Darius Mans: As I noted, there are a few countries which are really developing a new relationship with the Continent, and Brazil is one of those.  Former President Lula, unlike many heads of state during his time, made 12 trips to Africa and visited 25 African countries – really engaging the leaders and addressing hard development issues such as food security, improved health, and new models for entrepreneurship.  In fact, you may know that both Brazil and Ghana received the World Food Prize only 10 days ago because both emphasized a new paradigm on how not only to feed their people, but also how to use new technologies and environmentally- sound practices to help small holder farmers produce more yields.

Lula’s vision was to turn the rhetoric of “a partnership with Africa” into a reality and Brazil has really stepped up to the plate. Not only has it opened many more new embassies in the region, but Brazilian companies are increasing FDI in Africa at an impressive rate. In addition, right now Brazil is the region’s 4th largest trading partner.

On Brazil and Africare, the goal is to build on this vision of Africa, Brazil, and the U.S. working as a trio to spur sustainable development. We know that the old development models have not had long-term successes which really changed peoples’ lives. We are hoping that with our innovative projects such as the system of rice intensification (SRI) in Mali (SRI), or our soybean (Zimbabwe) and health projects like the Liberian pre-natal village clinics are all areas where private sector partners, particularly from Brazil and the U.S. will see the sustainable benefits for the people of Africa.

Rahim Kanani: As the former Vice President for Implementation and then Acting CEO of the Millennium Challenge Corporation, what are some key insights and leadership lessons you learned that you now bring to your work at Africare?

Darius Mans: Some important lessons I took away from my work there was the importance of partnerships, which as I mentioned earlier is a major focus of our organization today.  Another is how powerful monitoring and evaluation, managing for results and learning can be to organizational renewal and success.  Another is the importance of empowering the front lines of our organization, especially our field operations.  I inherited a very Washington centric organization.  We are trying to make turn that around to make Washington better serve the needs of the field.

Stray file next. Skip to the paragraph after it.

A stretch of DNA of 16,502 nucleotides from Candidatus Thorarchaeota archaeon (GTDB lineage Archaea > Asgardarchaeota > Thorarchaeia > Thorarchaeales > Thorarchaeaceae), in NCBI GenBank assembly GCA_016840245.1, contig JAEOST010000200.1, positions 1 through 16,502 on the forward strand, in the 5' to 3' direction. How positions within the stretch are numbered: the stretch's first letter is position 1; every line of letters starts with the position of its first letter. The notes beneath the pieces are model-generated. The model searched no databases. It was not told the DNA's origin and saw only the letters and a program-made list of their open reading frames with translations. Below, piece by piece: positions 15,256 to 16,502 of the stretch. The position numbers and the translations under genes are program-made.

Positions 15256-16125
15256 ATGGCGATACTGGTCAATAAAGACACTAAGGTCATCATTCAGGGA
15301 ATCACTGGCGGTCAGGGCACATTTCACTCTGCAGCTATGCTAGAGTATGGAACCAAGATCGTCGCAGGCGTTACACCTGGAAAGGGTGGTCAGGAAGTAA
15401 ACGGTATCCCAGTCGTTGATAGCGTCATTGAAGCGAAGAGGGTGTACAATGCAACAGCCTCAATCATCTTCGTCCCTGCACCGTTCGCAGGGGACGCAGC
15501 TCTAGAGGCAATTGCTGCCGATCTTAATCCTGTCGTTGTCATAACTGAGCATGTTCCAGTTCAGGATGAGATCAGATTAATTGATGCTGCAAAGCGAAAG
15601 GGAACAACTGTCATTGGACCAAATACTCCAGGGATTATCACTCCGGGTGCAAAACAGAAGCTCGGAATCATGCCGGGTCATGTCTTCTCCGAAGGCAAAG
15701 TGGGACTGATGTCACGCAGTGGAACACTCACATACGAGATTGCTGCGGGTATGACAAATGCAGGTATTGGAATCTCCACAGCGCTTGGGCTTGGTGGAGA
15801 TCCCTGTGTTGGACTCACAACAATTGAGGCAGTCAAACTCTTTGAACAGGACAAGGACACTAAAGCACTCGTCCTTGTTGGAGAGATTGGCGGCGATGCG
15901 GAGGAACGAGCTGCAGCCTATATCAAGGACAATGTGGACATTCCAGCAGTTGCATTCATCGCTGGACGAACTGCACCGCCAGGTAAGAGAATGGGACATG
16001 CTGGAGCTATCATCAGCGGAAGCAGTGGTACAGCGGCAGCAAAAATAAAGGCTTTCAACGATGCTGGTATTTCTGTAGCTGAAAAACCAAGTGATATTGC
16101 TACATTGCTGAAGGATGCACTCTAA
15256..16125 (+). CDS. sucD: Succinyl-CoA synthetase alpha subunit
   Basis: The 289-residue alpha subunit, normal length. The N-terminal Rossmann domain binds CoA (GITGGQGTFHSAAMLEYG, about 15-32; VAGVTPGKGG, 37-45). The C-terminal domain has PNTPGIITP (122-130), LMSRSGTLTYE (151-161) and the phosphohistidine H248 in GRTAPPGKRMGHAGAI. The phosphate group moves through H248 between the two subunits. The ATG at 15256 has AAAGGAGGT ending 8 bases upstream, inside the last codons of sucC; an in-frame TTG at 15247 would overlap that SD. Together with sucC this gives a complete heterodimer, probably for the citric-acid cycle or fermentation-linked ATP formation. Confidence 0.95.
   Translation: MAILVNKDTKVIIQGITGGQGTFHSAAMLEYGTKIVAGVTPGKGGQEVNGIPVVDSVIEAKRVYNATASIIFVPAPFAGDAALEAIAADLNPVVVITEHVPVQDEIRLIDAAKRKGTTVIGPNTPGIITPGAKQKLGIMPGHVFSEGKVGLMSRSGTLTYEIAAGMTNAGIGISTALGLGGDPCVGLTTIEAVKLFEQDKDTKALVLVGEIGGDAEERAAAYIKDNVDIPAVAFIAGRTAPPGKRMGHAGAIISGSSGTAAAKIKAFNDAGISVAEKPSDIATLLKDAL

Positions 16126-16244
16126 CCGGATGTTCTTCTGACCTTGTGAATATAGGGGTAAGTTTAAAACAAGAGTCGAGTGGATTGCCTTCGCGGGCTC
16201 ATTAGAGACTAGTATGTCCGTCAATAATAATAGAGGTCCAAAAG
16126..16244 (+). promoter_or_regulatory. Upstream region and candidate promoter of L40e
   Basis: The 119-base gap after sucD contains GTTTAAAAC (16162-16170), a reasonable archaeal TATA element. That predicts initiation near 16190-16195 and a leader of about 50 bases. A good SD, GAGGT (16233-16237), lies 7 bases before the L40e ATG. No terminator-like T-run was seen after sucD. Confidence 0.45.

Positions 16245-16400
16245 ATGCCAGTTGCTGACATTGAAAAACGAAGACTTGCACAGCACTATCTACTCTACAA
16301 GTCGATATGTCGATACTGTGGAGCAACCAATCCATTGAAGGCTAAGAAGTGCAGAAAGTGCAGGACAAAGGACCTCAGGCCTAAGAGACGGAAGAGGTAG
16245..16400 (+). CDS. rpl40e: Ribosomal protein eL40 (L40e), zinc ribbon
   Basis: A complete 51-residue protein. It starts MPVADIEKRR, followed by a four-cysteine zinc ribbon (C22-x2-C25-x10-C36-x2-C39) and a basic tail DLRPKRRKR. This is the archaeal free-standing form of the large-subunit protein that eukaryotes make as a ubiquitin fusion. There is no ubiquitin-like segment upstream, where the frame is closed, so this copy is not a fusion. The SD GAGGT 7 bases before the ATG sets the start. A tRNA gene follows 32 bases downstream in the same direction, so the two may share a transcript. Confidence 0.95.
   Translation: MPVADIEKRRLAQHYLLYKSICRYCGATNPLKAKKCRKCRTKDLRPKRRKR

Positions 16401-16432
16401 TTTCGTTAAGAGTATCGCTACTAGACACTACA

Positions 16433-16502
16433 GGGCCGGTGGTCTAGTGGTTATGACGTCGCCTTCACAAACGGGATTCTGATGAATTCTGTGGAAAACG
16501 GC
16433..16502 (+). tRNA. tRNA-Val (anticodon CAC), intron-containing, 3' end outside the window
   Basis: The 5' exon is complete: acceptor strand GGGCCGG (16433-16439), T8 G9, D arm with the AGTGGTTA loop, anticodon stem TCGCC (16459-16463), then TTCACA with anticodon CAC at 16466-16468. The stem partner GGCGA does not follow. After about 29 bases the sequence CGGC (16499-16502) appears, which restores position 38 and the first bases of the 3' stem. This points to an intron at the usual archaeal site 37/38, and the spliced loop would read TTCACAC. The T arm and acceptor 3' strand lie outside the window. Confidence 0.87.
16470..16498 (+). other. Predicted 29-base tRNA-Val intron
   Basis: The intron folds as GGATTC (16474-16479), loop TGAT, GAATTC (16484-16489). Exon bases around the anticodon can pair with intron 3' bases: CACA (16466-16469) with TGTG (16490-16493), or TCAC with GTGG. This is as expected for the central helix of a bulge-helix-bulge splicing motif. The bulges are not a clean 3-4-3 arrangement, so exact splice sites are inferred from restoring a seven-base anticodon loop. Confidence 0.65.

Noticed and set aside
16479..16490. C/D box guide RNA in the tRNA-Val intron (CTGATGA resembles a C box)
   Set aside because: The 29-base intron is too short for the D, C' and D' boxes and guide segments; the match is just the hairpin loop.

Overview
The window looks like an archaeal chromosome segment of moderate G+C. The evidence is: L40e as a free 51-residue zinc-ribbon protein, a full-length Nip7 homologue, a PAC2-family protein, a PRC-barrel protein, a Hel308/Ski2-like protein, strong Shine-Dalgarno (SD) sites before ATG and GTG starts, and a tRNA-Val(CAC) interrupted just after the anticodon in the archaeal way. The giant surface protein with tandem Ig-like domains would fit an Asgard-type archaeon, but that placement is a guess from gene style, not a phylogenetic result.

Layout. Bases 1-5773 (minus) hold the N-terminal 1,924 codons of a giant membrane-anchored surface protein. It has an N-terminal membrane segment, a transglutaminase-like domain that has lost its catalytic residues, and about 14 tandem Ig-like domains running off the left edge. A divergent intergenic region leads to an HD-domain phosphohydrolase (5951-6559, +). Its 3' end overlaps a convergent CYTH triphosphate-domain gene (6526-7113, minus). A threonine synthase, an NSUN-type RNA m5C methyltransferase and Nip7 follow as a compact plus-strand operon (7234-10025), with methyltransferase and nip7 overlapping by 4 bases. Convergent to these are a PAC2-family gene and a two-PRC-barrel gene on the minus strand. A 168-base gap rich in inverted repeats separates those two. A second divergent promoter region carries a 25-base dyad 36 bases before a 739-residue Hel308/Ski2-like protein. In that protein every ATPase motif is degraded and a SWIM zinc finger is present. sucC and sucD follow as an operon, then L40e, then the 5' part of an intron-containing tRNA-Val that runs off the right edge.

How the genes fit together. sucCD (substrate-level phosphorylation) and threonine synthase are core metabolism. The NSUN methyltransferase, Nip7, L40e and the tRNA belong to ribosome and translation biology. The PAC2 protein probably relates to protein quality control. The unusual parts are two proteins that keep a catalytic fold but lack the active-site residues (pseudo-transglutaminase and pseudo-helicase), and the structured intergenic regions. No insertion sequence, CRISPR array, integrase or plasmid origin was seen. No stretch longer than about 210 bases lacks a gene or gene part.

Rahim Kanani: Lastly, and as you look ahead, what’s on the horizon for Africare as we move further into the second decade of the 21st century?

Darius Mans: The landscape has changed dramatically since we first entered this space 41 years ago. Back then Africare was one of only a few NGOs focused on Africa. The field is crowded now.  Our goal is to remain the top-of-mind choice for our funding partners. To stay competitive we look for ways to differentiate ourselves, to build on our unique strengths.

For example, there is a big push now in the donor community to refocus attention and effort on local capacity building, and strengthening of national institutions. This has been always been at the core of Africare’s approach and Africare is well positioned to play a role in implementing this agenda. We are a recognized leader in community-based development. We bring a participatory approach to capacity building with an exceptional track record of helping communities improve access and control over resources and decision making.

Looking ahead, we will leverage this experience, and continue to invest in ways to document and disseminate this. We see a big opportunity to engage our partners, to share what we have learned from our operational programs and to scale up the most promising interventions.

Funders today insist on better designed projects, more rigorous analysis and measurable outcomes. We know that our work in the field has to be supported by strong backroom capabilities, efficient operational processes, financial management and enabling technologies. We are making these investments in systems and talent.

We are also committed to bringing more African voices into the development debate using social media tools and platform. In the 21st century, the most successful learning occurs when we give African communities, practitioners and leaders we work with the megaphone to share their ideas, thoughts, opinions and concerns and raise the level of awareness, understanding and debate about Africa here in the United States.